FDA: Fracture Risk with Stomach Acid Drugs

WASHINGTON, May 25 (UPI) — The U.S. Food and Drug Administration issued a warning Tuesday about a possible increased risk of fractures when using stomach acid inhibitors.

The FDA said the increased risk of hip, wrist and spine fractures has been associated with high doses or long-term use of a class of medications called proton pump inhibitors.

The drugs, available by prescription and over-the-counter, reduce the amount of acid in the stomach. Prescription proton pump inhibitors include esomeprazole (Nexium), dexlansoprazole (Dexilant), omeprazole (Prilosec, Zegerid), lansoprazole (Prevacid), pantoprazole (Protonix) and rabeprazole (Aciphex). Prescription proton pump inhibitors are used to treat conditions such as gastroesophageal reflux disease, also known as GERD; stomach and small intestine ulcers; and inflammation of the esophagus.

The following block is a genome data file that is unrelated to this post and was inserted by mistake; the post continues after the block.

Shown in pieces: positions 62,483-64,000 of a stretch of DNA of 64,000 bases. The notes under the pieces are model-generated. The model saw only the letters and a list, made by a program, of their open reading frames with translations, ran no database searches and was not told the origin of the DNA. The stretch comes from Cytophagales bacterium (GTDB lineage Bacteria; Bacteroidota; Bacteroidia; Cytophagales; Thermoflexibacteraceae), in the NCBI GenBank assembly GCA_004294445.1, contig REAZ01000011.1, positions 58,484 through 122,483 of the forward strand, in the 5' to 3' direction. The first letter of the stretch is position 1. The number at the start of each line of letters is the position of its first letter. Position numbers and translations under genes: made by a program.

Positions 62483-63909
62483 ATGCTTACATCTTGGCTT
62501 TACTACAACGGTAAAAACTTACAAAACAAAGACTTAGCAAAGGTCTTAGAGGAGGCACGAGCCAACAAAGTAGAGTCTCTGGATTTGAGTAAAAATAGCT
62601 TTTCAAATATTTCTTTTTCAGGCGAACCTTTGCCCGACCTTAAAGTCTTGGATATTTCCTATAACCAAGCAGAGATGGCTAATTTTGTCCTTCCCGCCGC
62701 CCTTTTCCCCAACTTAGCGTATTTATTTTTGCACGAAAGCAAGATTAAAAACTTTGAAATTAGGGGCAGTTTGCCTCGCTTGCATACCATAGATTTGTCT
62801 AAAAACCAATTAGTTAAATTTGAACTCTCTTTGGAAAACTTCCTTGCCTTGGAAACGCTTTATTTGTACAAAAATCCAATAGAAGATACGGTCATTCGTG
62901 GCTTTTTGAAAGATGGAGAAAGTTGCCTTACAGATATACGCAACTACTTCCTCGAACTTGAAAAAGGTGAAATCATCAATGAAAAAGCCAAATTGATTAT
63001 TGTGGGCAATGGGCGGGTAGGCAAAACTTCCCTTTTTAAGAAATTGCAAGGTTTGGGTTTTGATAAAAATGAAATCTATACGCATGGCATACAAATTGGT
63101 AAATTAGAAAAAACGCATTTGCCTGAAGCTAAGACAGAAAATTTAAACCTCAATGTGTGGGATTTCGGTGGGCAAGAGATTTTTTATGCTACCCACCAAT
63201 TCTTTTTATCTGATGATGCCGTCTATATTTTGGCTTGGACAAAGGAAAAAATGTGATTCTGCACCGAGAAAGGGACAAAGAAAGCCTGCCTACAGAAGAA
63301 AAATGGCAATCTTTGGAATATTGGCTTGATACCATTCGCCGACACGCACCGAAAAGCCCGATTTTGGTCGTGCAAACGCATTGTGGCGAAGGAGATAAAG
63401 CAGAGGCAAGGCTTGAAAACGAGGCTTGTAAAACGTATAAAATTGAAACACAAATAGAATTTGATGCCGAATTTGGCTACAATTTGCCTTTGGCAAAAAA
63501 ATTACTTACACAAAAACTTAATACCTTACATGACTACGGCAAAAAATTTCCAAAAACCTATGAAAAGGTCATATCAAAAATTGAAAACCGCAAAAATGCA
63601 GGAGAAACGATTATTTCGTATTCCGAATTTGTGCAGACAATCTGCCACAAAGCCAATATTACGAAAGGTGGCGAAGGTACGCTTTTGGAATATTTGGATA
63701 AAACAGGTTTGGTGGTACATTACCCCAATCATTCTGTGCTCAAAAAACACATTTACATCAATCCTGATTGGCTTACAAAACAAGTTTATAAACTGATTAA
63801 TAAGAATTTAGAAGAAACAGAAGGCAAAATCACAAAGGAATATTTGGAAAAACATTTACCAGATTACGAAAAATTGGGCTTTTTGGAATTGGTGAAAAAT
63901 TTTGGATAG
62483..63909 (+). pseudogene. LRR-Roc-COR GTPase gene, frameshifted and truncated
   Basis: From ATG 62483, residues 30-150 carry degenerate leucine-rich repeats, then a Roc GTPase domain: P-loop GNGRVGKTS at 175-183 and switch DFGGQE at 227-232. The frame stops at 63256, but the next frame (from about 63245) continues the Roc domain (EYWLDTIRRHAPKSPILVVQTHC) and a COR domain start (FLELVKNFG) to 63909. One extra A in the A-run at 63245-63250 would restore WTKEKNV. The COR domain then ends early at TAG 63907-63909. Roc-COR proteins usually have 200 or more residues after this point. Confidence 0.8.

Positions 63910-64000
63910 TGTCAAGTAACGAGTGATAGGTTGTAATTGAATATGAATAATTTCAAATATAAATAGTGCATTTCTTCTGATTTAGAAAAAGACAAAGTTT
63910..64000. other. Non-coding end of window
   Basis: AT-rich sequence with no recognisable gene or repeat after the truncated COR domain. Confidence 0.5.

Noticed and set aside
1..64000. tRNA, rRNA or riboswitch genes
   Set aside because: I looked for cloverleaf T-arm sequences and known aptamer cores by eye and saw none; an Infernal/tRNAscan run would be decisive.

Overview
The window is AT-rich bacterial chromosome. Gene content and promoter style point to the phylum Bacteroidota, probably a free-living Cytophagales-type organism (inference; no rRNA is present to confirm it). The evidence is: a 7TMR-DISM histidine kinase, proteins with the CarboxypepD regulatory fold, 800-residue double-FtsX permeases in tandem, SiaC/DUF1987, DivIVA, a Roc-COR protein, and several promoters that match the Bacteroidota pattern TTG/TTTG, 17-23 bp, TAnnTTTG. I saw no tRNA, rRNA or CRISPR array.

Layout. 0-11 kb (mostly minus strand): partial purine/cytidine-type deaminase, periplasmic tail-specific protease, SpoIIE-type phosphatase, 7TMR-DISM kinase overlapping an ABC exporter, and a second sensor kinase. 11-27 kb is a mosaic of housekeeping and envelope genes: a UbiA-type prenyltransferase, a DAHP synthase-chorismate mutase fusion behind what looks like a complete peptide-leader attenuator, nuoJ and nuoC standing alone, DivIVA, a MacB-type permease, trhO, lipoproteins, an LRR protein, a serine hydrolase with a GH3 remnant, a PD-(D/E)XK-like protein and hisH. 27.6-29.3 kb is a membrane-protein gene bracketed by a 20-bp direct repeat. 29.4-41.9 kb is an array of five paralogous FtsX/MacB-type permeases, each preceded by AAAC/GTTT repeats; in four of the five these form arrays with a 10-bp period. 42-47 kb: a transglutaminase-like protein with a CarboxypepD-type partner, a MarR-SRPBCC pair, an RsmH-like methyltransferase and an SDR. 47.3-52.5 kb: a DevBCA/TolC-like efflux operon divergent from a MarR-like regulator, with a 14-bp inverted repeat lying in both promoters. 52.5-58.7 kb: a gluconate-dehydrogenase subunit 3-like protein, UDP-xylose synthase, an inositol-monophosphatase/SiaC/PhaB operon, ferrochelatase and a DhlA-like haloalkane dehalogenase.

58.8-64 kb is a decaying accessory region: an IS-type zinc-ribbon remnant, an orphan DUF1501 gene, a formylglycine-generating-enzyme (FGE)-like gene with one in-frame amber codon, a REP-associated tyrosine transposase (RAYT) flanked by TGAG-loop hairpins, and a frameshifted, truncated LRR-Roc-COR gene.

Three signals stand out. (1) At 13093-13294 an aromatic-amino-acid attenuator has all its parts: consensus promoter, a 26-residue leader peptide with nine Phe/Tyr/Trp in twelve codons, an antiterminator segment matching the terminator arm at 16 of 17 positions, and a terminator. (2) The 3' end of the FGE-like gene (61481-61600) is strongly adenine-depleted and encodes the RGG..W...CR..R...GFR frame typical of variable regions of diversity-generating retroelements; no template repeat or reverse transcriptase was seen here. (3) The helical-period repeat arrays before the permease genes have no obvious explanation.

Over-the-counter proton pump inhibitors include Prilosec, Zegerid and Prevacid.

“Epidemiology studies suggest a possible increased risk of bone fractures with the use of proton pump inhibitors for one year or longer, or at high doses,” said Dr. Joyce Korvick, deputy director for safety in FDA’s Division of Gastroenterology Products. “Because these products are used by a great number of people, it’s important for the public to be aware of this possible increased risk and, when prescribing proton pump inhibitors, healthcare professionals should consider whether a lower dose or shorter duration of therapy would adequately treat the patient’s condition.”

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